Sometimes I get a little carried away with my projects, wanting tooling and jigs to be as equally exceptional as the project itself, and the engine test stand was no exception. Although I could have easily (and far less expensively) cobbled together a suitable fixture from lumber, I felt the nagging appeal of owning something more durable with which I could use on future projects, Corvair or otherwise. So I decided to make it from welded steel.
My needs were simple but specific. It had to fit in the bed of my truck, between the wheel wells. I have a Mazda mini truck, so I didn’t have a full 48 inches to work with like one would have with a full-size pickup. The magic number for me was 39 inches. I also knew that I might be taking it on long trips; I wanted to be able to lower the engine to keep it behind the cab for streamlining. I also wanted to be able to operate it while standing on the ground behind the truck or standing on the tailgate, whichever I might prefer at the time, so I wanted the instrument panel to be easily repositionable.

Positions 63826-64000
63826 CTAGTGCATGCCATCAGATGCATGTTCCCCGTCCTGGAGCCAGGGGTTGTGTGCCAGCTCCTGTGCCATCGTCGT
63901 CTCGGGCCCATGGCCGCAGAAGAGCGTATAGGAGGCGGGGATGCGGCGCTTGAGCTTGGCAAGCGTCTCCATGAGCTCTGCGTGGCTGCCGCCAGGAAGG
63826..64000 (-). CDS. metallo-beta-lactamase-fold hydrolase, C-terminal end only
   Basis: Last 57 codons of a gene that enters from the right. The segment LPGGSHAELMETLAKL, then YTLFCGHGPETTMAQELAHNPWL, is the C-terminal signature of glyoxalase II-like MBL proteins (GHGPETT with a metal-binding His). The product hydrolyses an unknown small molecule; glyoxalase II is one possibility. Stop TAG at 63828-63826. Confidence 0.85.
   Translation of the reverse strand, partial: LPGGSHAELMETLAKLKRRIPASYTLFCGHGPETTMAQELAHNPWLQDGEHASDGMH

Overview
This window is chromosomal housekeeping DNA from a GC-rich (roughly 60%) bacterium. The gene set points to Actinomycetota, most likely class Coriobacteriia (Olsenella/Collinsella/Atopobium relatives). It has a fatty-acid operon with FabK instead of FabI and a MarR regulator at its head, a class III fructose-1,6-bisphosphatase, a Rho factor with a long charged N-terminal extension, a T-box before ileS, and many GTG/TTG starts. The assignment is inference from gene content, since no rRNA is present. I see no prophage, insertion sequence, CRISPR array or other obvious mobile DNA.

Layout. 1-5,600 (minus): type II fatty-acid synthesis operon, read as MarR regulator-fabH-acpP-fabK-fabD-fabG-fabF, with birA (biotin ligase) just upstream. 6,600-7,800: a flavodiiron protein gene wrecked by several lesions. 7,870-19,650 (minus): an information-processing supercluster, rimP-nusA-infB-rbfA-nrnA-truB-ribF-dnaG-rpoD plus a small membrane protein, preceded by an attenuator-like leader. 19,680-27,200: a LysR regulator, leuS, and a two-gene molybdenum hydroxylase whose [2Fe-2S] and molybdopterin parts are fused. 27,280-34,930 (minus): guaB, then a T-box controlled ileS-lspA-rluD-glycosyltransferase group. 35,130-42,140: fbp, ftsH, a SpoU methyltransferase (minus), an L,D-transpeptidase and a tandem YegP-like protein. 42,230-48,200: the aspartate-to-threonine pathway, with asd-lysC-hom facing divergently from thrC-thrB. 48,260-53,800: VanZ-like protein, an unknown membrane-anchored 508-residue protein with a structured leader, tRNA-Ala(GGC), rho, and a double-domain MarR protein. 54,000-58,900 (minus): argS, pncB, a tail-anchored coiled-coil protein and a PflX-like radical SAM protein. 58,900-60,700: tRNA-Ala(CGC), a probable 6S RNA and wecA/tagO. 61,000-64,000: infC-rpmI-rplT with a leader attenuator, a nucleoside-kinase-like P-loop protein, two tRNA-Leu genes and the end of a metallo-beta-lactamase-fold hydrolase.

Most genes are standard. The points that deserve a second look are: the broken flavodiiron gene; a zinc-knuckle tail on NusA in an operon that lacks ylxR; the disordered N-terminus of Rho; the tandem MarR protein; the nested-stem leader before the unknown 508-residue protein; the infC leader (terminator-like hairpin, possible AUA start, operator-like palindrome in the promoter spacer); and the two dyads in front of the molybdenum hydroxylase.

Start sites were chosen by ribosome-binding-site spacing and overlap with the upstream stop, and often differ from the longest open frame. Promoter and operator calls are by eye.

Since these were the only parameters that really mattered – other than while the engine was in the “up” position, the prop needed to clear the bed of the truck – I went to the local metal fabrication shop and began digging through their remnants. I felt it would be prudent to design around easily obtainable (cheap) raw materials as opposed to arbitrarily designing something that required materials which had to be ordered or were otherwise costly.
So the first thing I needed was tube steel that could nest to create the sliding system for raising and lowering. I found that 2-1/2-inch tubing fit nicely inside 3-inch stock that had a 3/16-inch wall thickness. From there it was just a matter of eyeballing what looked like would be substantial enough to carry the loads.
The spacing of the two 1 x 3 cross members was defined by the engine mount I was planning to initially bolt to it. But at that same time, I knew future installations of other mounts would be as simple as perpendicularly bolting another pair of 1 x 3’s to the originals if the hole spacing is outside the range of the original design.